Analysis of the Blood Level Group and Full IQ Score

Analysisof the Blood Level Group and Full IQ Score

Astudy was conducted to determine the relationship between their levelof IQ and the level of lead in their blood. The meta-analysis wasconducted on a sample group 121 school-going children. The size ofthe effect of lead was emphasized to allow for an informedcomparison. The main objective of the research was to find theassociation between the level of lead in the blood of children andtheir IQ score. 121 children with different blood lead levels 1, 2,and 3 were tested for their IQ levels and the results recorded on atable. The primary aim of this article is to discover how the levelof lead in the blood affected the IQ of the children in the study.

Thetotal group consisted of 121 children, of whom 78 had blood levelgroup one, 22 had blood level group two and 21 had blood level group3. Below is a pie chart representing the information above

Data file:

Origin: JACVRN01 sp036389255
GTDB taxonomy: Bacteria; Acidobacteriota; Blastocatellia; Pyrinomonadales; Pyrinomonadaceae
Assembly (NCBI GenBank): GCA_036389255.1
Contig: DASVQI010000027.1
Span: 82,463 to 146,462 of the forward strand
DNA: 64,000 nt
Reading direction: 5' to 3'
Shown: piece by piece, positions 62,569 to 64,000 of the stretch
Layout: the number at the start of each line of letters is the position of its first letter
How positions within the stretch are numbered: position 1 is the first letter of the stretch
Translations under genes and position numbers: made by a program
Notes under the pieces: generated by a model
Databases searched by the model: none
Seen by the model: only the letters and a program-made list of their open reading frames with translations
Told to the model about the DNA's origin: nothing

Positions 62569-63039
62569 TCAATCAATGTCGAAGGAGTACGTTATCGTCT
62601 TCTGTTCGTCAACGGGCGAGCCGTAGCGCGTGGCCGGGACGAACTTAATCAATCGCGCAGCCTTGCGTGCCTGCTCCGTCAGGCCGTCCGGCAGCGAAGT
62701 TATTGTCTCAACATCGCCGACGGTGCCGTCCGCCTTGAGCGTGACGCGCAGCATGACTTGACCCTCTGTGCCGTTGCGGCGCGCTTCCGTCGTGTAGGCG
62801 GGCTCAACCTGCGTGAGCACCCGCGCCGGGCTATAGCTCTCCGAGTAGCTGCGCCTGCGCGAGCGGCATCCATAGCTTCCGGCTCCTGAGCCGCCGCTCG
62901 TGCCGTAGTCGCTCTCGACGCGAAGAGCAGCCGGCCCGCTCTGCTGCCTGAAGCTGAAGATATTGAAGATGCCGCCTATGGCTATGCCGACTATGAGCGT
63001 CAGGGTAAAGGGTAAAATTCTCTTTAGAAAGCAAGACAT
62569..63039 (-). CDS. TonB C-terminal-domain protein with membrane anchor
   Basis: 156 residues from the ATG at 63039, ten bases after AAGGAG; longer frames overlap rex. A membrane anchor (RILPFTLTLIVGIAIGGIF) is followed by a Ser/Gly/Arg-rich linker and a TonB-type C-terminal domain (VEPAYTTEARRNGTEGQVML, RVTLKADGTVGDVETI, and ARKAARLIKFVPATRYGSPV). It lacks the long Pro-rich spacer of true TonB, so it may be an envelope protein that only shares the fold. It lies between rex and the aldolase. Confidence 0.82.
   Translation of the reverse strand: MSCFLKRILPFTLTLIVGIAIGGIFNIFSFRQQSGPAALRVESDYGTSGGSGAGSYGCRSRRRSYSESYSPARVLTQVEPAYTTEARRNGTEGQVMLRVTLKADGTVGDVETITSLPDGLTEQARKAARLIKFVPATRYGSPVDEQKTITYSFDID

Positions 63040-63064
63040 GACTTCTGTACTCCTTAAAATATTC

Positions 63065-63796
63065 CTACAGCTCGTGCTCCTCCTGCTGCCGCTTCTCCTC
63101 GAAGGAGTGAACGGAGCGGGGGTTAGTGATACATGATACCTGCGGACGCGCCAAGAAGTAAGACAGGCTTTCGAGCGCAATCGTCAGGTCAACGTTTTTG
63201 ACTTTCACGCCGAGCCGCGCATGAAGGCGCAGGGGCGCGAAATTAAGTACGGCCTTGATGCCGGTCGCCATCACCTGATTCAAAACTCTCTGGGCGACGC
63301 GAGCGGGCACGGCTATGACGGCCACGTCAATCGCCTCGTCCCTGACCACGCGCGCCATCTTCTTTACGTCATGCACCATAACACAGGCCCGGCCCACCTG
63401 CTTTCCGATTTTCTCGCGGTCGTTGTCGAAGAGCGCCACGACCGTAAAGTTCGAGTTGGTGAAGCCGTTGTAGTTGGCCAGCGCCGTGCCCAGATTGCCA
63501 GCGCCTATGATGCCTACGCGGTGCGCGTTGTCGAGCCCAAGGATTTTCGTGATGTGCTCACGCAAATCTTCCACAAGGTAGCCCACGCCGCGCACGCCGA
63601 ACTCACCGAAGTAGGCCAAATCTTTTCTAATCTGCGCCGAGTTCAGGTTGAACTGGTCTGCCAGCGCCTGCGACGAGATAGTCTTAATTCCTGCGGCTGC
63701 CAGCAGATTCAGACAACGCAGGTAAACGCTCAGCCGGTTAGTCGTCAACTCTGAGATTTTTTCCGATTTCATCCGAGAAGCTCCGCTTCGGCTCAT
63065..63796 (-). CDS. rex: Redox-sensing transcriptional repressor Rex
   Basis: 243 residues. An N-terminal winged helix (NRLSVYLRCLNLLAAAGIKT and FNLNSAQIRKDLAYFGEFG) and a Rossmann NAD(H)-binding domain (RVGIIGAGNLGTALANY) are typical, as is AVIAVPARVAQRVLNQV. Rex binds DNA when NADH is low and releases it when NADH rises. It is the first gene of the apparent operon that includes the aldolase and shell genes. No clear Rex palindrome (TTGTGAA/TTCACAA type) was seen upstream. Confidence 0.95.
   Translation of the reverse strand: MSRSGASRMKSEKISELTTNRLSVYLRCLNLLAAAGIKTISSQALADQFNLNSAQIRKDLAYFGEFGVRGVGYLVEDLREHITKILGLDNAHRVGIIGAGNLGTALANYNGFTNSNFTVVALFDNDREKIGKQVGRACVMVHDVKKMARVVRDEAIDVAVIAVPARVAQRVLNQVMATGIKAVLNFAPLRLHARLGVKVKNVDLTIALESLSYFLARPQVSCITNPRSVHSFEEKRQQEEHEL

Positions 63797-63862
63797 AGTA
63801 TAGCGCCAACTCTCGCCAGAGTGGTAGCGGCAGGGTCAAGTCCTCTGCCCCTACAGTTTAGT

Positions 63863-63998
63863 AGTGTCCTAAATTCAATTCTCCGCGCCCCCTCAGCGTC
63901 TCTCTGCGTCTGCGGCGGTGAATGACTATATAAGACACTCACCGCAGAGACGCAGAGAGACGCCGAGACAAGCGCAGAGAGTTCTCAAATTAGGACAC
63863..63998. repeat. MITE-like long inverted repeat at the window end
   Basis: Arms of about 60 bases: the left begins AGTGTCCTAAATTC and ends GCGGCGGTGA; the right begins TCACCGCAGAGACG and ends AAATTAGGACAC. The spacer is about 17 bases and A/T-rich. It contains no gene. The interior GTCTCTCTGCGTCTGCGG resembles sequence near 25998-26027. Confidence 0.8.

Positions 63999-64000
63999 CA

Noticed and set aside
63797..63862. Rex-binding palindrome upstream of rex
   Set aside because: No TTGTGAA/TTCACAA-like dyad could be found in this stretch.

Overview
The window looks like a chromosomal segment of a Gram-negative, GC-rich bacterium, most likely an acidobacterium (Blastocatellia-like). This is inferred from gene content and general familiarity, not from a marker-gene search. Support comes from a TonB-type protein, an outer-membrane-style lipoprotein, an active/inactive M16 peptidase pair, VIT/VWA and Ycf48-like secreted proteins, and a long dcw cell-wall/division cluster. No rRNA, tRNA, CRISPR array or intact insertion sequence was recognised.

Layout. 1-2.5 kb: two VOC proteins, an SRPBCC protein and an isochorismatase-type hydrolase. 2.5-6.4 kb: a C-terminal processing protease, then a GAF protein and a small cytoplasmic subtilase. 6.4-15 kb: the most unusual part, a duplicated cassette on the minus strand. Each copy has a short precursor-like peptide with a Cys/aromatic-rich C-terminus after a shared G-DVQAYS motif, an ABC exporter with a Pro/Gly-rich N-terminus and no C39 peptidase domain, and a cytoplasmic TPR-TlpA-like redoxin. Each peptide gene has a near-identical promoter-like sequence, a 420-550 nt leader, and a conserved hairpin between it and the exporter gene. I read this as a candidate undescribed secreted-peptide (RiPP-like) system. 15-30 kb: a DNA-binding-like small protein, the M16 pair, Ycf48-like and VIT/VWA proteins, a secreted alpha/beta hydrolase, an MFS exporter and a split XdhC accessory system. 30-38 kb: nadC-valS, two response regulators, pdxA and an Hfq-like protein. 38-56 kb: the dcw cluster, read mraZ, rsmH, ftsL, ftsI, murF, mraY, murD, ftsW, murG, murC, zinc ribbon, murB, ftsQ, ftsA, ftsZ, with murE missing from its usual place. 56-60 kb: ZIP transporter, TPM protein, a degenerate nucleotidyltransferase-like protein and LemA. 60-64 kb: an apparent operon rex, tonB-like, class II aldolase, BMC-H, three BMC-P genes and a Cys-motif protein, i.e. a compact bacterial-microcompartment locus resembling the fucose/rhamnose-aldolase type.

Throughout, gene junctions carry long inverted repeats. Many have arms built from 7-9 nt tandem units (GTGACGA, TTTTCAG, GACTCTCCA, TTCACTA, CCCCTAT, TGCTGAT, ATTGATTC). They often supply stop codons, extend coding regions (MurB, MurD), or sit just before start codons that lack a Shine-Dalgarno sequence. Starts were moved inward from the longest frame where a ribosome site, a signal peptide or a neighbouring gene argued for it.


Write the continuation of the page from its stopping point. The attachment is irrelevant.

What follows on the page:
Thewhole sample group

Outof the 121 children tested, the highest IQ score recorded was 141while the least IQ score recorded was 46. The highest score was froma 15 year old person with a blood lead level of 2 while the leastscore was from a 7 year old with a blood lead level of 2. The medianIQ score for the whole group was 90 while the modal IQ score wasrecorded at 96.

MeanIQ score

Themean score of the whole group is the average between the 121 studentscan be calculated by dividing the total IQF score and the totalnumber:

TotalIQ score: 10989.

Totalnumber: 121

MeanIQF score = 10989/121 = 90.81818

Thismeans that the average IQ score for the whole group regardless of theblood level group was 90.818.


Thevariance for the whole sample group can be calculated by:

Variance= Variance= 187.1315

TheStandard deviation

Thestandard deviation of the whole sample group can be calculated by

Standarddeviation =

=13.6796 13.68

BloodLead Level Group One

Therewere 78 people with blood lead level group one. The highest IQ scorefor this level was 141 while the least IQ score was 51. The mean IQscore is the average score between the 78 children. It can be gottenby dividing the sum total IQ score and the total number of children.